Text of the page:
Laura Mathiasen has been an athlete most of her life—playing competitive softball, swimming and even teaching physical education for awhile—until a devastating disease sidelined her with a vengeance.
Aptly named, Cyclic Vomiting Disease is every bit as terrible as it sounds, but rarely diagnosed in women over 30. Laura remembers the day it started in 2006. She woke up in pain and started started vomiting uncontrollably. “At first, I thought it was the flu, but it just kept happening.”
Episodes would wrench her body, leaving her weak and weary and with nowhere to turn. At times, she’d pass out from the pain. Her mother and her friends did the only thing they knew to do in an emergency: Call an ambulance.
“The ED complex case management program was started because we recognize that navigating the healthcare system in its current state is daunting.”
—Seth Kaufman, M.D.
The Emergency Department is no place to treat chronic pain, but Laura didn’t have many choices. She’d visited doctors and clinics from the Bay Area to the foothills, and no one had a definitive answer. Some even suggested it was a psychological condition, which made her furious.
She moved in with her mother in Suisun City when she could no longer care for herself and wrestled with other serious ailments, such as renal failure and pancreatisis. Soon, the ED staff at NorthBay Medical Center began to recognize her on sight. She felt powerless and lost.
Enter Sandy Remell, R.N., Complex Case Manager, who after more than 30 years in the business knows a thing or two about how to navigate the healthcare system. Her assignment from boss Shelley Stelzner, director of Outpatient & Complex Case Management, was to focus on individuals who would benefit from outpatient care assistance, by working to coordinate varied outpatient services to address chronic medical conditions.
“The ED complex case management program was started because we recognize that navigating the healthcare system in its current state is daunting,” explains Seth Kaufman, M.D., medical director of the Emergency Department. “We understand that patients with chronic conditions need assistance in finding an avenue to address their long-term healthcare needs.”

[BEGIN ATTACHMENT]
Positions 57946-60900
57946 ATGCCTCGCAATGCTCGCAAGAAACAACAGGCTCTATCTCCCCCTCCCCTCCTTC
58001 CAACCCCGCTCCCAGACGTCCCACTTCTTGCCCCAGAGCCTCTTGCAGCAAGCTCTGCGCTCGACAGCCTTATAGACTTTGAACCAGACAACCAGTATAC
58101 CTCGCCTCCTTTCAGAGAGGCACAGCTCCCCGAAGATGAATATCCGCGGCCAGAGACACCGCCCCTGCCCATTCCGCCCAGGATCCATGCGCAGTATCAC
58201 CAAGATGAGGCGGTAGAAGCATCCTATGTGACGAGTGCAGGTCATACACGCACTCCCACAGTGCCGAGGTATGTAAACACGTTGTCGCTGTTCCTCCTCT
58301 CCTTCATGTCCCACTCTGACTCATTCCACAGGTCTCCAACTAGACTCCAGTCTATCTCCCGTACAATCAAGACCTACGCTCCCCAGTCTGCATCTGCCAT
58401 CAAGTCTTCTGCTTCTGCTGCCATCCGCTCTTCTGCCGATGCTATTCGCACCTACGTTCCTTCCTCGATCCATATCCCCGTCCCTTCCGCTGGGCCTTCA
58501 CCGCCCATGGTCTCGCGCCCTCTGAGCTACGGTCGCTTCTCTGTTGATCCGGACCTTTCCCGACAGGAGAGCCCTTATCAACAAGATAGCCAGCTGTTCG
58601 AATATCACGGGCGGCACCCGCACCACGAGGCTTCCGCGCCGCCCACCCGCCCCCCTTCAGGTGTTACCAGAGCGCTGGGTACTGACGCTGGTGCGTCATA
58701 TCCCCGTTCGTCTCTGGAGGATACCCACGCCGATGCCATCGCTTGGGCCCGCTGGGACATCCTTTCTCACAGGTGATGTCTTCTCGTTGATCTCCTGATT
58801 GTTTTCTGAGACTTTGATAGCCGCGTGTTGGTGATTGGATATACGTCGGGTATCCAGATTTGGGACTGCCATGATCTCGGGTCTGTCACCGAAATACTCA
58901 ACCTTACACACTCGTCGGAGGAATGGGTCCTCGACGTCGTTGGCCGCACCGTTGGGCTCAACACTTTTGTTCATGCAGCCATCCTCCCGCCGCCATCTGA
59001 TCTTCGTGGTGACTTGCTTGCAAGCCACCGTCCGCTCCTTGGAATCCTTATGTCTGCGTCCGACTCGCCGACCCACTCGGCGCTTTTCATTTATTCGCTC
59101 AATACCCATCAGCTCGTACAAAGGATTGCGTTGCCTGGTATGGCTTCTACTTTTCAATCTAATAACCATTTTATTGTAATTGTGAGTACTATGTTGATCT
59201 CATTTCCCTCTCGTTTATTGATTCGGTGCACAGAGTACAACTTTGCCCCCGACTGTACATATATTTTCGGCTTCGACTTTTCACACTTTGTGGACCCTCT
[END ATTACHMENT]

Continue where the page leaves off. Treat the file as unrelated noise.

In Laura’s case, it was difficult to get a handle on the disease. She might be fine for a month or two at a time, then sick for months. No one could figure out what triggered her symptoms. “She was a complex conundrum,” says Shelley.
Sandy’s role, as Laura’s case manager, was to facilitate access to appropriate care services. First, Sandy helped Laura find a primary care physician. Sandy coordinated a visit with Dr. Teresa Whitley, an internist in the NorthBay Center for Women’s Health, who Laura calls, “My hero.”
“If it weren’t for Dr. Whitley, I wouldn’t be here today,” says Laura. “Before I met her, I was ready to give up. And everyone who knows me knows that I’m not a quitter. But I was so desperate that I told my mom that the next time you find me, just let me go. But Dr. Whitley was patient, she listened to me, and she knew I didn’t just want pain medication—I wanted answers. I wanted solutions.”
Additionally, Sandy coordinated specialist care services for Laura through the UC Davis Gastro-Intestinal Clinic, with testing and procedures. Medications were also tried, however were unsuccessful at eliminating her symptoms long-term.
While researching physicians who specialize in treating cyclic vomiting patients, Sandy discovered a physician at UC Los Angeles who would see Laura, as long as her insurance would approve the visit. Sandy secured authorization and the appointment, which was not easy, as the UCLA specialist only sees patients a few days per month. As luck would have it, an appointment was available for Laura within a month.
A customized medication plan was developed that successfully addressed Laura’s symptoms. “It was a lengthy process, however Laura’s case is a perfect example of how a case manager can intervene on a complex condition and coordinate care for successful outcomes,” says Shelley, who notes that Sandy is a phenomenal patient advocate and coordinator of care.
“Sandy is perfect for this role,” she adds. “She has an excellent rapport with our Emergency Department staff and strives to build effective working relationships with the patients.”
Dr. Kaufman agrees.“Sandy has filled in the gaps linking the Emergency Department treatment to the primary care and specialty clinics,” he notes. “She has assisted many patients such as Laura who were frustrated and in need of a definitive solution.”
Laura knows that she may need medication to hold this disease at bay the rest of her life, but she has a plan, and a team at NorthBay she can count on. That, she says, has made a world of difference.
“They’ve given me back my life again.”